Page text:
Design of an artificial photosynthetic system for production of alcohols in high concentration from CO2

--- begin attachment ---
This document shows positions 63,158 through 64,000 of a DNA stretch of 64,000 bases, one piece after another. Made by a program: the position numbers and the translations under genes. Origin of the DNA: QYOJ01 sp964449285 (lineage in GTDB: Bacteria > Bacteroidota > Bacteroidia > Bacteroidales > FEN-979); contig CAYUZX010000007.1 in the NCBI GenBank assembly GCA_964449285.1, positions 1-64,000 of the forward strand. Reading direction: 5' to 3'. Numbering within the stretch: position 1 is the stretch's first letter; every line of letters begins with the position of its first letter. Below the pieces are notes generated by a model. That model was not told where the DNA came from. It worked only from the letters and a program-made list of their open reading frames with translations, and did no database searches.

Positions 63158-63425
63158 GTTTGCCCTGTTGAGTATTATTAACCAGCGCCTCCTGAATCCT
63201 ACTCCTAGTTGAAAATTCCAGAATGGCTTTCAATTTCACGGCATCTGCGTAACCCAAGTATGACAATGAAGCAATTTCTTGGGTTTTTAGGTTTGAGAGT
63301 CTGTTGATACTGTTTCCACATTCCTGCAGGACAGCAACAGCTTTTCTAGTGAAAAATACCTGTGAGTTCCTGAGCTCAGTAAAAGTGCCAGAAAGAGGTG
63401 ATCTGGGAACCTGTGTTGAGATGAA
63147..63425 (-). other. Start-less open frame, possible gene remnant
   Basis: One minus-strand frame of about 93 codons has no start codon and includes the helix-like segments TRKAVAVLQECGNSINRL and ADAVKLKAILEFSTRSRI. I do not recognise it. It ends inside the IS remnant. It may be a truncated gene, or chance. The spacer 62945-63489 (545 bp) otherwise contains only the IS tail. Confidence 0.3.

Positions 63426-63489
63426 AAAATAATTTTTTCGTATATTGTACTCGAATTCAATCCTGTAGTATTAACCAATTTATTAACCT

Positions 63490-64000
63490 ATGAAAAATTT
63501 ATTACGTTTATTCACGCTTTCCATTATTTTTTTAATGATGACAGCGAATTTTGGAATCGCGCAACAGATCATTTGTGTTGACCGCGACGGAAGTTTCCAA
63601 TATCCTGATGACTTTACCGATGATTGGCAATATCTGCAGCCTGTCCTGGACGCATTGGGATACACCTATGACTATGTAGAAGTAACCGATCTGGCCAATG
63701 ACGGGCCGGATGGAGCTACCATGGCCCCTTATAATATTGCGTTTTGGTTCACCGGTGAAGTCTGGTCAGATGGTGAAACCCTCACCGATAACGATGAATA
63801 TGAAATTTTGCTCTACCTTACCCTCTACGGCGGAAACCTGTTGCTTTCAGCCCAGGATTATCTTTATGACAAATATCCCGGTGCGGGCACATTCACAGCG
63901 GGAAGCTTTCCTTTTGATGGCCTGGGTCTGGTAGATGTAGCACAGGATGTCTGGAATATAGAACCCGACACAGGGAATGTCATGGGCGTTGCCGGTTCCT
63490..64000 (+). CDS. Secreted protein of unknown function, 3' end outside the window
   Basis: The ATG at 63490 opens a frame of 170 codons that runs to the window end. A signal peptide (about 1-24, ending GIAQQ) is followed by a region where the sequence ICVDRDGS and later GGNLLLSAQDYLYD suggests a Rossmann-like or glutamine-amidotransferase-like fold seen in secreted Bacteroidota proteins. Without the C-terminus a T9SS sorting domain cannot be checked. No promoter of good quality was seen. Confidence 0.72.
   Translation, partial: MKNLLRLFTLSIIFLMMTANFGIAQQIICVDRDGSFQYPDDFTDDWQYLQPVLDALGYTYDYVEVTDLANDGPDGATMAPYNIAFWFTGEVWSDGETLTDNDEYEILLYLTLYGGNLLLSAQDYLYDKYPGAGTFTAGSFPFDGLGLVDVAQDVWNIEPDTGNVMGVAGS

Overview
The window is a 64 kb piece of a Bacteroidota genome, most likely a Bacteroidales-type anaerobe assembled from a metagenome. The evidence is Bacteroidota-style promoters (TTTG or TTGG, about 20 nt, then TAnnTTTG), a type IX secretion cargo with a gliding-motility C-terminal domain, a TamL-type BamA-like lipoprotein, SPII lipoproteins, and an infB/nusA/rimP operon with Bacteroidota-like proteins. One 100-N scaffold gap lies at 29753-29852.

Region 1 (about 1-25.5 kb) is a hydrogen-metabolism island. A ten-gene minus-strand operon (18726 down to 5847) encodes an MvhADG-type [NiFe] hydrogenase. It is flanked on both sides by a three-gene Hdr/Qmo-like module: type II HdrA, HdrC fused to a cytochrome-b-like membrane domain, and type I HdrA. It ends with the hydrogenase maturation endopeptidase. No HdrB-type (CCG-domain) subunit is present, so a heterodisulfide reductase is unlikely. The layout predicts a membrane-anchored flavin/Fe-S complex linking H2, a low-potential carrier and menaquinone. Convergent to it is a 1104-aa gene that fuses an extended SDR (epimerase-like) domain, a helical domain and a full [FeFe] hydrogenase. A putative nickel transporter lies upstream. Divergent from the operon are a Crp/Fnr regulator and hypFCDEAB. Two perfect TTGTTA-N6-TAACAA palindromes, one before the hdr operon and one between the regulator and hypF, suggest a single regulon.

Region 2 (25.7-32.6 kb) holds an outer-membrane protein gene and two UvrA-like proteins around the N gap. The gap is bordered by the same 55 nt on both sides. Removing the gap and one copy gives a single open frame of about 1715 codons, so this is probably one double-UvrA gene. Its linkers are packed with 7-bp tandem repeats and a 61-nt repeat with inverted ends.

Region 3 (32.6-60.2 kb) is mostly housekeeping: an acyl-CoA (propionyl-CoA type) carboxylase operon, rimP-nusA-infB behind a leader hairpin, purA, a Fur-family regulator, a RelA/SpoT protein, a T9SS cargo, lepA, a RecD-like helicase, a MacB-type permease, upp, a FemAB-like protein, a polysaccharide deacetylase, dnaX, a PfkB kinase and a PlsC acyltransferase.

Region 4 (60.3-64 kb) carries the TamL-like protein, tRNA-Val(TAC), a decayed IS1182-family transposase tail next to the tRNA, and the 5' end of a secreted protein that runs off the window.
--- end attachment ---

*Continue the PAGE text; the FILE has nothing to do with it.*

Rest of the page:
Artificial photosynthesis of liquid fuels is a potential source for clean energy. Alcohols are particularly attractive products because of their high energy density and market value per amount of energy input. The major challenges in photo/electrochemical synthesis of alcohols from sunlight, water and CO2 are low product selectivity, high membrane fuel-crossover losses, and high cost of product separation from the electrolyte. Here we propose an artificial photosynthesis scheme for direct synthesis and separation to almost pure ethanol with minimum product crossover using saturated salt electrolytes. The ethanol produced in the saturated salt electrolytes can be readily phase separated into a microemulsion, which can be collected as pure products in a liquid–liquid extractor. A novel design of an integrated artificial photosynthetic system is proposed that continuously produces >90 wt% pure ethanol using a polycrystalline copper cathode at a current density of 0.85 mA cm−2. The annual production rate of >90 wt% ethanol using such a photosynthesis system operating at 10 mA cm−2 (12% solar-to-fuel (STF) efficiency) can be 15.27 million gallons per year per square kilometer, which corresponds to 7% of the industrial ethanol production capacity of California.